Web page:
(Note: This article has been updated based on news confirmed as of 9 a.m., Nov. 22. The updated article reflects the reinstatement of Sam Altman and Greg Brockman at the helm of OpenAI.)
On Nov. 17, the OpenAI board shocked the tech world by announcing that Sam Altman, co-founder and CEO, had been fired. Less than a week later, it appears that Altman is returning to the helm of OpenAI, with the previous board being the casualties of this disruptive week. It appears that it will not be business as usual at OpenAI going forward, but business as adjusted based on what transpired over five days in November 2023.
In a still-evolving story, Greg Brockman, OpenAI president, decided to follow Sam Altman out of OpenAI, and now he is also heading back to remain president of the firm that made ChatGPT a household name. The reversal of fortune for Altman and Brockman was likely the result of an open letter to the OpenAI board, declaring that a vast majority (90%) of OpenAI’s staff threatened to quit and join Altman and Brockman if the OpenAI board didn’t reinstate Altman.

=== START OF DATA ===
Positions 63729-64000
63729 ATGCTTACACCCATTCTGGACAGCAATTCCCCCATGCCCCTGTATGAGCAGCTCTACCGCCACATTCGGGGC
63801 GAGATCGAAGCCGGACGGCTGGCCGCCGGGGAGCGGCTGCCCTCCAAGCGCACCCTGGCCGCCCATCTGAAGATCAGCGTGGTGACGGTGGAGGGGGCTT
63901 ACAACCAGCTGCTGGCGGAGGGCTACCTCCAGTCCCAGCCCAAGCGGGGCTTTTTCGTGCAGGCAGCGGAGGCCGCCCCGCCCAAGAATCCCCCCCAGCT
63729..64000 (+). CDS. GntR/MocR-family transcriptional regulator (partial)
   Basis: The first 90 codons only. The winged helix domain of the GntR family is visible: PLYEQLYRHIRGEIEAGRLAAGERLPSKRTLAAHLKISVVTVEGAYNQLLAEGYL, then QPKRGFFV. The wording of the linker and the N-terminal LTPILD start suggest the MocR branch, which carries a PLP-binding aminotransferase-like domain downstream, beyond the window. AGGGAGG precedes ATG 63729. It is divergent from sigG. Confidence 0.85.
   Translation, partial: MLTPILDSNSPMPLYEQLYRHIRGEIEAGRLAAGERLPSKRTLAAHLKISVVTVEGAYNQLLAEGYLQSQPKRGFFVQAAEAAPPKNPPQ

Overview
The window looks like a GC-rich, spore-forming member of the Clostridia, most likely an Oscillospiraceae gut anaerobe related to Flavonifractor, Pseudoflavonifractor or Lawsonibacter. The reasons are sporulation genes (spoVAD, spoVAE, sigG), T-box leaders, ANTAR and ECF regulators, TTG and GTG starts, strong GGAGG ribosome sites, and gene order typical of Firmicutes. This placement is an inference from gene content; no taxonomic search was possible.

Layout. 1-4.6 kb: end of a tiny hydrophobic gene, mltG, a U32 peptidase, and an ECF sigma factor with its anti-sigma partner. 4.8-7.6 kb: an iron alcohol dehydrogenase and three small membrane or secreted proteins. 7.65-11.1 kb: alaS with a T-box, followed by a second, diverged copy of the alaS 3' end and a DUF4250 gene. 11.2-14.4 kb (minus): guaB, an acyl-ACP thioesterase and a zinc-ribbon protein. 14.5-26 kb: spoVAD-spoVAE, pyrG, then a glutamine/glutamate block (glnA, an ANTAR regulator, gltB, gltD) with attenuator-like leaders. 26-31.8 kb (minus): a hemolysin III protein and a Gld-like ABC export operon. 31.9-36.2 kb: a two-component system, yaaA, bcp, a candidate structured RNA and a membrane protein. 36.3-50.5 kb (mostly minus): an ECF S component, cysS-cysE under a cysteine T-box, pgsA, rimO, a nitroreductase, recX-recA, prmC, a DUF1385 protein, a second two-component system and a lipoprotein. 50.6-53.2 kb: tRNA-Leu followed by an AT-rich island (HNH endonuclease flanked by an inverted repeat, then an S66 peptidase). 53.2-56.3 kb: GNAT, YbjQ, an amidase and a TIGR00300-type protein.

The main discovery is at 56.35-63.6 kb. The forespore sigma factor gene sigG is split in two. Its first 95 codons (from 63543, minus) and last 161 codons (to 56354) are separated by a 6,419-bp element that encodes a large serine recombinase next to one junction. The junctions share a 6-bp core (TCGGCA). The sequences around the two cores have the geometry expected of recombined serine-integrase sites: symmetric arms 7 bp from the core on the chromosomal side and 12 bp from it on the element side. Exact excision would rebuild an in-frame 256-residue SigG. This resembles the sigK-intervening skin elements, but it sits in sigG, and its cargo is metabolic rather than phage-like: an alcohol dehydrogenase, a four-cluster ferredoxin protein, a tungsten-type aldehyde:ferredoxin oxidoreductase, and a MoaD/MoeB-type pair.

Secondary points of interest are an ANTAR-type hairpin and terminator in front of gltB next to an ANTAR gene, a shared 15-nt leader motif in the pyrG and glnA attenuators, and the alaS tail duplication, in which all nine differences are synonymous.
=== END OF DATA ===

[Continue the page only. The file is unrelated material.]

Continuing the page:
The return of Altman and Brockman came as a result of OpenAI executives continuing discussions about the potential of the leaders rejoining the startup’s executive ranks. Microsoft CEO Satya Nadella (who had previously hired the pair to join Microsoft) said he was open to the idea of Altman and Brockman rejoining OpenAI, according to an interview with CNBC on Monday, Nov. 20. Nadella also indicated a desire for a change of the OpenAI board.